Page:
SEOBusted SEO Campaign? Fix It With 3 Easy Checks!

Busted SEO Campaign? Fix It With 3 Easy Checks!

Here's a simple checklist to review campaigns and find roadblocks that might be impeding success in your SEO campaign.


You’ve sold an SEO project to a small business customer, targeted the right keywords, optimized the Web design, promoted the site, and earned quality links – but 90 to 120 days into the campaign, things aren’t going so well.

Now what should you do?

Here’s a simple checklist to review campaigns and find roadblocks that might be impeding success. This month the focus is on-site issues. Next month’s post will cover off-site issues.

The Initial Client Check

First things first. Check the work that has been done against what’s going on in the industry. Mistakes may have been made somewhere in the process. Google might have come out with an update that hit the client harder than expected. Worse, the competition might be fighting back and winning.

Review any changes to the site’s ranking and traffic, and then compare the results with the dates of the known algorithm updates.

Identify who the client’s competitors are – the sites that are ranking above the client on target terms – and figure out if they’re doing anything to be king of the hill. Do they have a higher domain authority? What about their links?

Double-check the keywords that the client’s targeted. Are they highly competitive? You want your clients to aim high, but not too high! They need have realistic expectations. The client should consider some alternatives to the super hot industry keywords.

The Tech Check

After assessing the current situation, check to make sure everything is technically copacetic with an SEO index check.

Find out whether or not Google has indexed the client’s site using the search command, which would look something like “”


Determine whether Google’s crawlers are indexing http and https versions of the site. It doesn’t matter which the client’s site uses, but it shouldn’t have both. There should not be a page that begins with the domain, and another on the site that begins with, for example.

Then, check to see if duplicate home pages are being indexed. Search Google again for “,” but include a search for common duplicate file extensions. Some common examples we use include:


The root domain might also be a problem. Check to make sure that the site is only using a www. and some other, non-www. version of the pages.

Next, check to see if the website has a page of content about the target or topic keyword phrase. The best way to check this is by searching “ intitle:””. If the target phrase isn’t in the title of a page on the website, add a page and make sure that it is well written and useful to a prospective customer looking for information about that keyword.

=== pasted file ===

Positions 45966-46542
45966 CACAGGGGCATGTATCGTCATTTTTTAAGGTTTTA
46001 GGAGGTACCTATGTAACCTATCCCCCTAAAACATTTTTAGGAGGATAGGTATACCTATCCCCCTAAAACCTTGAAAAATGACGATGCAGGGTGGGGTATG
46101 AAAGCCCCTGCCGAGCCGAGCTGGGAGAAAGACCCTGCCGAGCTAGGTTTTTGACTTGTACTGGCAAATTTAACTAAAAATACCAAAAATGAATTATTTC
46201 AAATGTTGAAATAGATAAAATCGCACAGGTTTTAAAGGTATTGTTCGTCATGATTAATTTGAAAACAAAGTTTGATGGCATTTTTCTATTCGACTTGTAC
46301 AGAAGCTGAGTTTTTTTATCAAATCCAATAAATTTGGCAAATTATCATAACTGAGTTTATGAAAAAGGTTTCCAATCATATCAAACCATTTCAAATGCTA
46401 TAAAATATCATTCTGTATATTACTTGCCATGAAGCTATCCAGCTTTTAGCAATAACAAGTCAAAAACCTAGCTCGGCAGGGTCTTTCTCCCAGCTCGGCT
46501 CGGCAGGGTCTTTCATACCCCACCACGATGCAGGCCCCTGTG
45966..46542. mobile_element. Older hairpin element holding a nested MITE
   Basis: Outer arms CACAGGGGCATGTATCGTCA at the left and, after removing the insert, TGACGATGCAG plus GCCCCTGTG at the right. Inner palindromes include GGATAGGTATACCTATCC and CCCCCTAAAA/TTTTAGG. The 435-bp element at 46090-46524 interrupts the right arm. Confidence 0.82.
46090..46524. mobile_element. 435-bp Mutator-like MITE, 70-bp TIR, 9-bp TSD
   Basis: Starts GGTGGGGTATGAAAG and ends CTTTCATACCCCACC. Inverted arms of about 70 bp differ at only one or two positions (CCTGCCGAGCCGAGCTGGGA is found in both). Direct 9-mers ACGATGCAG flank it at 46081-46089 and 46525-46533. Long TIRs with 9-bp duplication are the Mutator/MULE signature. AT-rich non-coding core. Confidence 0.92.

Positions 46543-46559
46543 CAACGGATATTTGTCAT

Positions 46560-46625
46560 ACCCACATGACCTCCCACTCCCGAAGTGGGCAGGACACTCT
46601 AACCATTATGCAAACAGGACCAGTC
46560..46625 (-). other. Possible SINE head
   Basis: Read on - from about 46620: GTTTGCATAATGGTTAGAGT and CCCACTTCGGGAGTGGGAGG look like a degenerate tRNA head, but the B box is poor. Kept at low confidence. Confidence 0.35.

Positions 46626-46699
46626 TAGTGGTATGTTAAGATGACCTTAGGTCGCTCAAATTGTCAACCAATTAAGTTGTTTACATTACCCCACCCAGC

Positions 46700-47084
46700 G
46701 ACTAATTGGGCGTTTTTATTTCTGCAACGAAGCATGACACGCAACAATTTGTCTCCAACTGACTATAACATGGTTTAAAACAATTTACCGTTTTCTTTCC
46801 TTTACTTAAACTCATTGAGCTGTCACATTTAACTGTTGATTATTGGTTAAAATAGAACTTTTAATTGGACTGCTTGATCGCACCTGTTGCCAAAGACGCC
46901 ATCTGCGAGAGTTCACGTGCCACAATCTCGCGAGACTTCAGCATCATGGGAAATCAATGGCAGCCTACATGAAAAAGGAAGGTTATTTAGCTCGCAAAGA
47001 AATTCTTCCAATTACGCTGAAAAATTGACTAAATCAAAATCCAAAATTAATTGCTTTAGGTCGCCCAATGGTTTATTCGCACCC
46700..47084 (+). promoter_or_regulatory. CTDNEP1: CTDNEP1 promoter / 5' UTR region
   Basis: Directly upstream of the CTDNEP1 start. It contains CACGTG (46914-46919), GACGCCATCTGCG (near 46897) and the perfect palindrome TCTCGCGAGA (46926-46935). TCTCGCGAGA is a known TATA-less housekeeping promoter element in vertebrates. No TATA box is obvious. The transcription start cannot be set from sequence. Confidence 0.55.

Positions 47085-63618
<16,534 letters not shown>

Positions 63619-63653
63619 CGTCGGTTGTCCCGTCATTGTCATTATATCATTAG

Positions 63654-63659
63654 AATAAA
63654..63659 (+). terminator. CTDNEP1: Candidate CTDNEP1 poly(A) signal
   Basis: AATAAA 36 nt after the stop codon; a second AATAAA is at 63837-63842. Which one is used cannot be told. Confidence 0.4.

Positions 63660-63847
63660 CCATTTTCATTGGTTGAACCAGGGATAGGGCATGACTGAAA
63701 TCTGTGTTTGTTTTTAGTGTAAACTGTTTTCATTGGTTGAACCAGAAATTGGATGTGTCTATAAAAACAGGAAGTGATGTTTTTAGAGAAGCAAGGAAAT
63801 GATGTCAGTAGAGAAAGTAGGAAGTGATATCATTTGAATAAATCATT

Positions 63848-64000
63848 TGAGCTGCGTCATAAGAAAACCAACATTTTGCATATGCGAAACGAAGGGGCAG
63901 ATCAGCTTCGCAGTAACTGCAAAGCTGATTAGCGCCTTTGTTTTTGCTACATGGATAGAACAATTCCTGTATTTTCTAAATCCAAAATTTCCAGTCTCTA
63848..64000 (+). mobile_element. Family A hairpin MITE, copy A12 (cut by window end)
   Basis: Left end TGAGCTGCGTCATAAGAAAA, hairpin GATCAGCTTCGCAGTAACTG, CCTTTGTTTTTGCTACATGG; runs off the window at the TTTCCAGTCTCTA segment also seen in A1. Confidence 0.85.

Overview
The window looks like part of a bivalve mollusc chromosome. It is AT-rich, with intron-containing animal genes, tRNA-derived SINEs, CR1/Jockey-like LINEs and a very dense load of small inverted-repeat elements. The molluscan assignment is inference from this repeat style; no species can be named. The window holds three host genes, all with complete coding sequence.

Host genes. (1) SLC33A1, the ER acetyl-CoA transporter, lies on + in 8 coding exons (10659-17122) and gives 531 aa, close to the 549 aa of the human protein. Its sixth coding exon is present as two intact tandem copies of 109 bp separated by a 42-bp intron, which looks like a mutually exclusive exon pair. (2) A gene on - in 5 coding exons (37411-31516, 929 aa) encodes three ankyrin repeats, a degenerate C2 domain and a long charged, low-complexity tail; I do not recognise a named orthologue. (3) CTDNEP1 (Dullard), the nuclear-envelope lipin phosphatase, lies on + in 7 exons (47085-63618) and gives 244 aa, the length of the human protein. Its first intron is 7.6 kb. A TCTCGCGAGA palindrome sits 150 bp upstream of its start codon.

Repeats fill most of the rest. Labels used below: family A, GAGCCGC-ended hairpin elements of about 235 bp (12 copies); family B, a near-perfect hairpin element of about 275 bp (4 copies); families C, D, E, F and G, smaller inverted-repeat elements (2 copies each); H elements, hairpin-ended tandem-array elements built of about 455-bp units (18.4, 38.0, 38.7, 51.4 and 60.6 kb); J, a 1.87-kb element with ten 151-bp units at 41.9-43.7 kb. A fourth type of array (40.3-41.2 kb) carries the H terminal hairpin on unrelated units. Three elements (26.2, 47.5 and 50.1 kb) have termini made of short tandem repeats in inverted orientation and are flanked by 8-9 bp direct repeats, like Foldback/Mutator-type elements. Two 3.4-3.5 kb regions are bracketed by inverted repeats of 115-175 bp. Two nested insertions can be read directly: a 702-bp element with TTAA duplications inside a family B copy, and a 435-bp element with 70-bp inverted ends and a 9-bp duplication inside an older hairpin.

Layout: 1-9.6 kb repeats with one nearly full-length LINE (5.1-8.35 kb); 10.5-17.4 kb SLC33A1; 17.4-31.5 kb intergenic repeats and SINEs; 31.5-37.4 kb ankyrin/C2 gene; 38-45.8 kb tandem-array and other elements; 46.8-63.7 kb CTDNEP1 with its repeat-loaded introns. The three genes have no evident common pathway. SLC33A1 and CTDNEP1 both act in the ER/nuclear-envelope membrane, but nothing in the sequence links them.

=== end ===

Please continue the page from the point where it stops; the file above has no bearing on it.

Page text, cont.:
The Webmaster Tools Check

Once the canonization issues have been addressed, open Google Webmaster Tools and check to see if there’s a manual action being reported.

Are there HTML improvements being reported? There might be a problem with duplicate title tags, meta descriptions, or some other HTML issue.

Is it an issue with mobile optimization? If the website hasn’t been optimized for mobile users, the bounce rate may be higher than average.


Use Webmaster to see what’s really going on with the site, too. See which keywords are being reported in the “search queries” section and check out which sites are linking to the client.

Check to see if there was a sudden increase or loss in indexed pages being reported. Any abnormal change needs to be investigated further. A site change might have done something to hurt the rankings; URLs might not be indexed normally; the robots.txt file might be blocking important pages; and the client might have unknowingly removed pages.


Perhaps the problem is with the crawlers. Were there a high number of 404 (not found) errors reported over the course of the campaign? Were server responses, such as 403 (hidden) or 5XX – 500 errors reported? If the Googlebot has trouble communicating with the DNS server, there might be an issue with the hosting company.


Failing that, see if the client’s site can be fetched and rendered, by a crawler such as Googlebot, checking both the Desktop and Mobile:Smartphone Googlebot types. If there’s an error in either case, investigate it on the double, because it means that Googlebot can’t see the site.

Lastly, there might be a security issue. This is typically the result of malware or a hack. To resolve such problems, check here to read up on cross-site malware, and here for resources on hacked sites.


In Closing

SEO is a complex machine. A lot of things can go wrong in a lot of different places, and that can make fixing things difficult. With a systematic approach, it is possible to figure out what’s wrong, and not only get the campaign back on track, but also make it even stronger. In the column next month, the post will cover off-site checklist factors.


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